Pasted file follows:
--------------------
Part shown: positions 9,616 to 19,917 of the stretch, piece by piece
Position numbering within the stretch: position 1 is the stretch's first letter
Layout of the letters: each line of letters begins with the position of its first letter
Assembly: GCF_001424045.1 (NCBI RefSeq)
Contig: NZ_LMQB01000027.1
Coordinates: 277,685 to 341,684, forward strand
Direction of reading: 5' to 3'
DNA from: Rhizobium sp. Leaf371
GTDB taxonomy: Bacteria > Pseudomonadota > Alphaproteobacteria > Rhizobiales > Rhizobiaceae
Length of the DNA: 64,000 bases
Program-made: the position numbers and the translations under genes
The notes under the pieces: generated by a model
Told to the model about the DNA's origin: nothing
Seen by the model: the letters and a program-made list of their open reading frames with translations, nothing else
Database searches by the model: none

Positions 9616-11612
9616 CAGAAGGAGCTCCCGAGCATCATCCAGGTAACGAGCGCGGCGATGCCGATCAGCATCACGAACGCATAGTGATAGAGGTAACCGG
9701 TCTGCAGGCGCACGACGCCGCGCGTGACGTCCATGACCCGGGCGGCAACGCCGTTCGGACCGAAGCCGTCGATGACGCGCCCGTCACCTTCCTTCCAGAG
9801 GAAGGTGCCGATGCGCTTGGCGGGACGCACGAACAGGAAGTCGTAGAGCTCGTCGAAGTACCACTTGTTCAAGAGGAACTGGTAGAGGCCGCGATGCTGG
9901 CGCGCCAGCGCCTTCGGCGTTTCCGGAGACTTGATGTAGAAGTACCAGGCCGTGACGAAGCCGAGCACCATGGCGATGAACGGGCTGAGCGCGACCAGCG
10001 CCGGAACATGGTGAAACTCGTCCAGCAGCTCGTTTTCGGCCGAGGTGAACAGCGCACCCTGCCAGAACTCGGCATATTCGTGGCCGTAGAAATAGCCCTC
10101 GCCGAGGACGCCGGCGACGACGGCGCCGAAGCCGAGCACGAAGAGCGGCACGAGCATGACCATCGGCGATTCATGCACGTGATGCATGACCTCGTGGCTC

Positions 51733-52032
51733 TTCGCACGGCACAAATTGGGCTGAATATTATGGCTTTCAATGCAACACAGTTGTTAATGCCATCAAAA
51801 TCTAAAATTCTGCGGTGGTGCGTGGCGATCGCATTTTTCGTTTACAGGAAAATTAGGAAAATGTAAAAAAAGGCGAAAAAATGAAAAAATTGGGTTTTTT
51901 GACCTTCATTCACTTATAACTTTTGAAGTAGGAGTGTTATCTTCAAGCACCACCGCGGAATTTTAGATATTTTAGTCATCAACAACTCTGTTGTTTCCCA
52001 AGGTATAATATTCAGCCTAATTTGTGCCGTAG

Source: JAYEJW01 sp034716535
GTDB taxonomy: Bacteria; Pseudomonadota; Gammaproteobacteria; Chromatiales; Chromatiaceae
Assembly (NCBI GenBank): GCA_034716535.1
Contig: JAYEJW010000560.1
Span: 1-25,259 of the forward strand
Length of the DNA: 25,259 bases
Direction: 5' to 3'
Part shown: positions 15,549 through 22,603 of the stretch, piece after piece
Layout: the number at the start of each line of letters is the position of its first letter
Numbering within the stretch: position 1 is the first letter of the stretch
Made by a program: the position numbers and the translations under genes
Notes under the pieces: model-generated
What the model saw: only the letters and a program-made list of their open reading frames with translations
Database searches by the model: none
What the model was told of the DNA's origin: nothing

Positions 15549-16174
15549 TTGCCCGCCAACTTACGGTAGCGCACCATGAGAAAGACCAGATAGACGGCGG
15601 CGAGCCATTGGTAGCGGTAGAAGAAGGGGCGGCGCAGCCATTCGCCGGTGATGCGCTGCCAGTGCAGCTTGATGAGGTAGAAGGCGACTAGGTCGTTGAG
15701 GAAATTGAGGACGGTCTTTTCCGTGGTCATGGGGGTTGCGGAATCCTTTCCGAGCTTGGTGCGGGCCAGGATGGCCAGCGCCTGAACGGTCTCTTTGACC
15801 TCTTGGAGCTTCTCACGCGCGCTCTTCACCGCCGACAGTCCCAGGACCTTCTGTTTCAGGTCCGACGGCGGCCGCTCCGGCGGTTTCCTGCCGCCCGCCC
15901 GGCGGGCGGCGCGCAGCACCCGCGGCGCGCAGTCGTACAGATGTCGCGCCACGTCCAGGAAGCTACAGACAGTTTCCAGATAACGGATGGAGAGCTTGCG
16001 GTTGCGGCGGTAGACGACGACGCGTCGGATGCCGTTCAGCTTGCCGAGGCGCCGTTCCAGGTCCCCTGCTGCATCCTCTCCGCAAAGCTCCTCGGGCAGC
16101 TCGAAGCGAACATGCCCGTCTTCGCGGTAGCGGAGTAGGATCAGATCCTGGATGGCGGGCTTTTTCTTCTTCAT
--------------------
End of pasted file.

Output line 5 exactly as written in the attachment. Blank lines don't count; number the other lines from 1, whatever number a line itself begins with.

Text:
Contig: NZ_LMQB01000027.1